Sudden Delay in Part of DOT's Drug Testing Changes
The U.S. Department of Transportation today changed the effective date for part of its toughened workplace drug testing rule from Aug. 25, 2008, to Nov. 1, 2008, and also asked for comments on the content of Sec. 40.67(b) for 30 days. That section requires employers to ensure all follow-up and return-to-duty drug tests are directly observed. DOT said it decided to take these steps based on petitions from "certain transportation industry and labor groups."
Comments are due by Sept. 25 (identified by the docket number OST-2003-15245 and submitted via www.regulations.gov or faxed to 202-493-2251.)
Petitioners include the Association of American Railroads, which was joined by the American Short Line and Regional Railroad Association; the Transportation Trades Department of the AFCL-CIO; the International Brotherhood of Teamsters; and the Air Transport Association, joined by the Regional Airline Association.
The notice published today points out that directly observed drug tests are only a tiny percentage of all drug tests conducted each year under DOT's testing rules because they are used "only in those situations in which there is a heightened incentive to cheat or circumstances demonstrating the likelihood of cheating." Currently, section 40.67(a) requires an immediate, directly observed urine specimen collection in three circumstances: 1) when the laboratory reported an invalid specimen and the MRO reported there was not an adequate medical explanation for the result; 2) when the MRO reports to the employer that the original non-negative result had to be cancelled because there was not a split specimen available for testing; and 3) when the MRO reports a negative-dilute specimen with a creatinine concentration greater than or equal to 2 mg/L or less than or equal to 5 mg/L. Direct observation is also mandatory if the collector finds materials brought to the collection site to tamper with a specimen, determines a specimen is out of temperature range, or detects other evidence indicating an attempt to tamper with a specimen.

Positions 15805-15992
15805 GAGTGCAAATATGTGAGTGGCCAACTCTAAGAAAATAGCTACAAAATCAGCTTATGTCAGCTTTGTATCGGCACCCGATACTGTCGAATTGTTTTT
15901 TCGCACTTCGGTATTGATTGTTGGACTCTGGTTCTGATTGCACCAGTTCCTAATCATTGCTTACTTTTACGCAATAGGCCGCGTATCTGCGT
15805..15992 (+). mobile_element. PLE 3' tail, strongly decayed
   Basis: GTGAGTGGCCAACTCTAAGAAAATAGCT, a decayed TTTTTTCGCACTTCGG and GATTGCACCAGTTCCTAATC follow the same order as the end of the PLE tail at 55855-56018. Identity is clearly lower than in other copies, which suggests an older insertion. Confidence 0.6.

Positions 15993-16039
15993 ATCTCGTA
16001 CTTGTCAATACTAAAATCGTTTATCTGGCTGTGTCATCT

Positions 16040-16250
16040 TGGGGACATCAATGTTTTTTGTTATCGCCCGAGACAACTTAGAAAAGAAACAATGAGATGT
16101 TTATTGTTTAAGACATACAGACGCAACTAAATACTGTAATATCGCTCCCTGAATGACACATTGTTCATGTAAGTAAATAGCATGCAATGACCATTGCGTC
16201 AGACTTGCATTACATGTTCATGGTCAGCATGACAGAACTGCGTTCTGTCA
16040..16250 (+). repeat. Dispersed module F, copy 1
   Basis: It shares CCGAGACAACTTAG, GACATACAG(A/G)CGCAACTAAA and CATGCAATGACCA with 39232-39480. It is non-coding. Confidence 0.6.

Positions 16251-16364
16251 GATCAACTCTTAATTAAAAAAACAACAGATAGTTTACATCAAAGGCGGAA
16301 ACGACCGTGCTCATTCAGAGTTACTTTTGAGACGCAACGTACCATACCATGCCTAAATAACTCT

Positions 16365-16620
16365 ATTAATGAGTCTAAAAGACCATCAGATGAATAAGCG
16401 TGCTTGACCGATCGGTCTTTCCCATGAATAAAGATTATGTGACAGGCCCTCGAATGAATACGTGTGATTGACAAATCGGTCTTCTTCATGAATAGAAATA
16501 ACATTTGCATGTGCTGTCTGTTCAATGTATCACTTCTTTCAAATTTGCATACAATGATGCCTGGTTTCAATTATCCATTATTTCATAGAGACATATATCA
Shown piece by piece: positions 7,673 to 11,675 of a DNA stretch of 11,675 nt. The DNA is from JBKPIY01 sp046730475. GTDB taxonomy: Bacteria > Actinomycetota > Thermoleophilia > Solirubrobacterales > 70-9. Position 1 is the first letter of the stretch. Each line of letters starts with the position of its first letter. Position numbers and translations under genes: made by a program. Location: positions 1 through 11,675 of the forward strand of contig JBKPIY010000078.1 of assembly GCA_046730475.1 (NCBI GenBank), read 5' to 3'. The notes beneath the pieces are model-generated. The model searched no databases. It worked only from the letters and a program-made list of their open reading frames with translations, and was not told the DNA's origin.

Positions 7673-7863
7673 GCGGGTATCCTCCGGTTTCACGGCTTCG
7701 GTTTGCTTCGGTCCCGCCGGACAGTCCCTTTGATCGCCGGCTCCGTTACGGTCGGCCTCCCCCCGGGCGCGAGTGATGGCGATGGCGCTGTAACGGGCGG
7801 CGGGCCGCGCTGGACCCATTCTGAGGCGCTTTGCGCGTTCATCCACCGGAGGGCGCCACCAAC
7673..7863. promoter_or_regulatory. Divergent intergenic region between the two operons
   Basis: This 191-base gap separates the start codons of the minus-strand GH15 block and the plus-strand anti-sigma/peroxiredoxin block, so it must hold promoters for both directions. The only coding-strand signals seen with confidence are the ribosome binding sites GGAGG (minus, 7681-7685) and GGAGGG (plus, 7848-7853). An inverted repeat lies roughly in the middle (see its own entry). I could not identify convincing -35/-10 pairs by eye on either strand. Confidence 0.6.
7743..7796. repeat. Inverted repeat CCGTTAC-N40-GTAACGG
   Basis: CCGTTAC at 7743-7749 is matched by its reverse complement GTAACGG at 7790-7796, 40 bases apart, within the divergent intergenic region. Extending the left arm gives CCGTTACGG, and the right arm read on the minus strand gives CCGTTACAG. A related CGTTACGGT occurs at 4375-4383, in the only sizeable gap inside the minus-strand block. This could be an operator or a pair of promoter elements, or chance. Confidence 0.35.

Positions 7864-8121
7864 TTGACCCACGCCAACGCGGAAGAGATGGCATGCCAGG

"We acknowledge that DO collections are, and always have been, controversial . . . because of their greater impact on employee privacy. They can be useful because they reduce the opportunity for tampering. On privacy grounds, some commenters, including unions and some service agents, would prefer not to conduct directly observed collections at all," DOT noted.
The new Section 40.67(i), which requires employees to raise and lower their clothing to show the collector or observer that the employee is not using a prosthetic device to cheat on the test, has taken effect Aug. 25 as planned, according to today's notice, which calls this section a "significant anti-cheating, pro-safety initiative."